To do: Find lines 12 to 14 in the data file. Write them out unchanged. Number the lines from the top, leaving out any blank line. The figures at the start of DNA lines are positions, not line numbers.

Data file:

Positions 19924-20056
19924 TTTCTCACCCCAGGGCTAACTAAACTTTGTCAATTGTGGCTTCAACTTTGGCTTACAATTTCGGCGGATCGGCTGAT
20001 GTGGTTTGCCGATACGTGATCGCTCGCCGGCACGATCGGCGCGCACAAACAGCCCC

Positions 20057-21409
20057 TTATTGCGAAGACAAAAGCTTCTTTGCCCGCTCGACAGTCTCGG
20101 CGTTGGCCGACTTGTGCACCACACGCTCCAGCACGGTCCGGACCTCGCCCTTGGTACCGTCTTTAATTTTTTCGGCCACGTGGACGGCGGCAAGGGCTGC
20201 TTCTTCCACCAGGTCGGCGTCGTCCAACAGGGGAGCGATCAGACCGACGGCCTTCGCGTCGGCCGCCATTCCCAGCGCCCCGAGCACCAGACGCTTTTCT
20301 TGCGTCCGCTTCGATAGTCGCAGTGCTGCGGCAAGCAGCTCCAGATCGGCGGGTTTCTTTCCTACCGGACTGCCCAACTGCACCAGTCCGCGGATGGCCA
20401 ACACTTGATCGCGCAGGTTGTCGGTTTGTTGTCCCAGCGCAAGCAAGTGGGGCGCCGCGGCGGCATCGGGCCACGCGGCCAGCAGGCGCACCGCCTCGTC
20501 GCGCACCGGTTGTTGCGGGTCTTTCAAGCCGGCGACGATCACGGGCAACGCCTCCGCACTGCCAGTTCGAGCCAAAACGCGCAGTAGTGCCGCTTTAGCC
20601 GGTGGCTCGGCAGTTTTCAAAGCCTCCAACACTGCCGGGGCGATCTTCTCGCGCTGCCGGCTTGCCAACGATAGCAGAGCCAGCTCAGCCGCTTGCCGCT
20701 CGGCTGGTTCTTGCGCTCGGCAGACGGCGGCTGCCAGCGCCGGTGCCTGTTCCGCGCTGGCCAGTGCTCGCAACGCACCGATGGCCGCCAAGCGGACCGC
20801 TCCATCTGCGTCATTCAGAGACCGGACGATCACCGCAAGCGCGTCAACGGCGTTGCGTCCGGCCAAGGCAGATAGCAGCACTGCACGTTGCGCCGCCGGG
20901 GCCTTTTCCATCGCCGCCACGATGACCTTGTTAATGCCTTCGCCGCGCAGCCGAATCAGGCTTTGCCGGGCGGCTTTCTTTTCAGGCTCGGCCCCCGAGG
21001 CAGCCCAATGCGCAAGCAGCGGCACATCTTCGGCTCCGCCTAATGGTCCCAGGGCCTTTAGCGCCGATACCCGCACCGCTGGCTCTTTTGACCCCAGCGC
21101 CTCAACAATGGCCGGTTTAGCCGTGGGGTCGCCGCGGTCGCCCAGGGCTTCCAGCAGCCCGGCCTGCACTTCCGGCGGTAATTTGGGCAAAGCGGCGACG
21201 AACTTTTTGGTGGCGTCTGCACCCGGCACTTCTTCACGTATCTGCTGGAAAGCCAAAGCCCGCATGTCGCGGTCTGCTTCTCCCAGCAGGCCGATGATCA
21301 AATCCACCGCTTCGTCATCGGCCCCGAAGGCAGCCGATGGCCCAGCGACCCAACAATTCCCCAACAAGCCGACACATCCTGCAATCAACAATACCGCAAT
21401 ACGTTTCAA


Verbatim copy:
20701 CGGCTGGTTCTTGCGCTCGGCAGACGGCGGCTGCCAGCGCCGGTGCCTGTTCCGCGCTGGCCAGTGCTCGCAACGCACCGATGGCCGCCAAGCGGACCGC
20801 TCCATCTGCGTCATTCAGAGACCGGACGATCACCGCAAGCGCGTCAACGGCGTTGCGTCCGGCCAAGGCAGATAGCAGCACTGCACGTTGCGCCGCCGGG
20901 GCCTTTTCCATCGCCGCCACGATGACCTTGTTAATGCCTTCGCCGCGCAGCCGAATCAGGCTTTGCCGGGCGGCTTTCTTTTCAGGCTCGGCCCCCGAGG